- Michael Hurd & Susann Rohwedder, 2004. "The Retirement-Consumption Puzzle: Anticipated and Actual Declines in Spending at Retirement," Working Papers wp069, University of Michigan, Michigan Retirement Research Center.
- Michael Hurd & Susann Rohwedder, 2003. "The Retirement-Consumption Puzzle: Anticipated and Actual Declines in Spending at Retirement," Working Papers 03-12, RAND Corporation Publications Department.
- Banks, James & Blundell, Richard & Tanner, Sarah, 1998.
"Is There a Retirement-Savings Puzzle?,"
American Economic Review,
American Economic Association, vol. 88(4), pages 769-88, September.
- Francesca Mazzolari & Giuseppe Ragusa, 2013.
"Spillovers from High-Skill Consumption to Low-Skill Labor Markets,"
The Review of Economics and Statistics,
MIT Press, vol. 95(1), pages 74-86, March.
- Mazzolari, Francesca & Ragusa, Giuseppe, 2007. "Spillovers from High-Skill Consumption to Low-Skill Labor Markets," IZA Discussion Papers 3048, Institute for the Study of Labor (IZA).
- Alan Manning, 2004.
"We can work it out: the impact of technological change on the demand for low skill workers,"
LSE Research Online Documents on Economics
19948, London School of Economics and Political Science, LSE Library.
- Alan Manning, 2004. "We Can Work It Out: The Impact of Technological Change on the Demand for Low-Skill Workers," Scottish Journal of Political Economy, Scottish Economic Society, vol. 51(5), pages 581-608, November.
- Matthias Weiss, 2004.
"Skill-Biased Technological Change: Is there Hope for the Unskilled?,"
MEA discussion paper series
04045, Munich Center for the Economics of Aging (MEA) at the Max Planck Institute for Social Law and Social Policy.
- Weiss, Matthias, 2008. "Skill-biased technological change: Is there hope for the unskilled?," Economics Letters, Elsevier, vol. 100(3), pages 439-441, September.
- Jonathan Gruber & David A. Wise, 2004.
"Introduction and Summary,"
in: Social Security Programs and Retirement around the World: Micro-Estimation, pages 1-40
National Bureau of Economic Research, Inc.
- Akerlof, George A & Yellen, Janet L, 1988. "Fairness and Unemployment," American Economic Review, American Economic Association, vol. 78(2), pages 44-49, May.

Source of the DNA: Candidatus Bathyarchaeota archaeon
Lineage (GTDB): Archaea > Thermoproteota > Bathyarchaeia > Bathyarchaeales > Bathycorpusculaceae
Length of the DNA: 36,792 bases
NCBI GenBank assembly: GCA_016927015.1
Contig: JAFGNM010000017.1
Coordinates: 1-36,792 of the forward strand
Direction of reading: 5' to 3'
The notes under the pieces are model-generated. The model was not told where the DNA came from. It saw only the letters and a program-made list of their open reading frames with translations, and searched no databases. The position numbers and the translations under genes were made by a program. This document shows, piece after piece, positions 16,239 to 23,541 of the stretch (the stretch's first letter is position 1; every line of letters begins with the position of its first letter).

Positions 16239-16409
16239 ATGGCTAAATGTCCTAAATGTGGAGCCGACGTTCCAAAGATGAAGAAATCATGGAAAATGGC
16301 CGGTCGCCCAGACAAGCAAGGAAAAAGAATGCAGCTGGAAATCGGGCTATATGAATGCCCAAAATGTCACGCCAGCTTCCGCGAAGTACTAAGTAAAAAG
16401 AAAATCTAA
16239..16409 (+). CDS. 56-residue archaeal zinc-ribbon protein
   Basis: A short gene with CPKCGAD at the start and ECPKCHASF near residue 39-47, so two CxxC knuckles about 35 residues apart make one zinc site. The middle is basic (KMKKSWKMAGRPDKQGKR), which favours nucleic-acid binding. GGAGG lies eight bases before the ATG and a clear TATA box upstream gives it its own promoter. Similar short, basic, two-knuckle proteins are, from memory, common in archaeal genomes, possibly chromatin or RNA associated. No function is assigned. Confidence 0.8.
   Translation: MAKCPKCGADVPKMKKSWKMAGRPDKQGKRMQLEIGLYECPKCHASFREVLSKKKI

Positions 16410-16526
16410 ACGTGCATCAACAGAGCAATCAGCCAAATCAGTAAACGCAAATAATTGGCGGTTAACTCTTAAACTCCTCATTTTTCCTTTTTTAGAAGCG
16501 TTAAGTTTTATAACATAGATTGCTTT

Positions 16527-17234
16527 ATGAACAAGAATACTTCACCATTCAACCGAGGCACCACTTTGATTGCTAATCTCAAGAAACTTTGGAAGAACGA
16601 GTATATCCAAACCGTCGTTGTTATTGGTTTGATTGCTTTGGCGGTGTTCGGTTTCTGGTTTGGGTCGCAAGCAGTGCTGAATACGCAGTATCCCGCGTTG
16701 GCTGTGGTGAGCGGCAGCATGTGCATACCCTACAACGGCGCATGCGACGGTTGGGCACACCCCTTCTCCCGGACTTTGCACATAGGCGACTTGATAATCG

- Calmfors, Lars & Hoel, Michael, 1988. " Work Sharing and Overtime," Scandinavian Journal of Economics, Wiley Blackwell, vol. 90(1), pages 45-62.
- Simone Kohnz & Reinhold Schnabel, 2002.
"Micro Modeling of Retirement Decisions in Germany,"
MEA discussion paper series
02020, Munich Center for the Economics of Aging (MEA) at the Max Planck Institute for Social Law and Social Policy.
- G�ran Therborn & K.C. Ho, 2009. "Introduction," City, Taylor & Francis Journals, vol. 13(1), pages 53-62, March.
- Ronald Schettkat & Wiemer Salverda, 2004. "Demand Patterns and Employment Growth, Consumption and Services in France, Germany, the Netherlands, the United Kingdom and the United States," DEMPATEM Working Papers wp13, AIAS, Amsterdam Institute for Advanced Labour Studies.
- Kahneman, Daniel & Knetsch, Jack L & Thaler, Richard, 1986. "Fairness as a Constraint on Profit Seeking: Entitlements in the Market," American Economic Review, American Economic Association, vol. 76(4), pages 728-41, September.
- Pierre Cahuc & André Zylberberg, 2008. "Reduction of working time and unemployment," Université Paris1 Panthéon-Sorbonne (Post-Print and Working Papers) halshs-00255770, HAL.
When requesting a correction, please mention this item's handle: RePEc:eee:ecmode:v:27:y:2010:i:1:p:67-82. See general information about how to correct material in RePEc.
For technical questions regarding this item, or to correct its authors, title, abstract, bibliographic or download information, contact: (Zhang, Lei)
If you have authored this item and are not yet registered with RePEc, we encourage you to do it here. This allows to link your profile to this item. It also allows you to accept potential citations to this item that we are uncertain about.
If references are entirely missing, you can add them using this form.
If the full references list an item that is present in RePEc, but the system did not link to it, you can help with this form.
If you know of missing items citing this one, you can help us creating those links by adding the relevant references in the same way as above, for each refering item. If you are a registered author of this item, you may also want to check the "citations" tab in your profile, as there may be some citations waiting for confirmation.
Please note that corrections may take a couple of weeks to filter through the various RePEc services.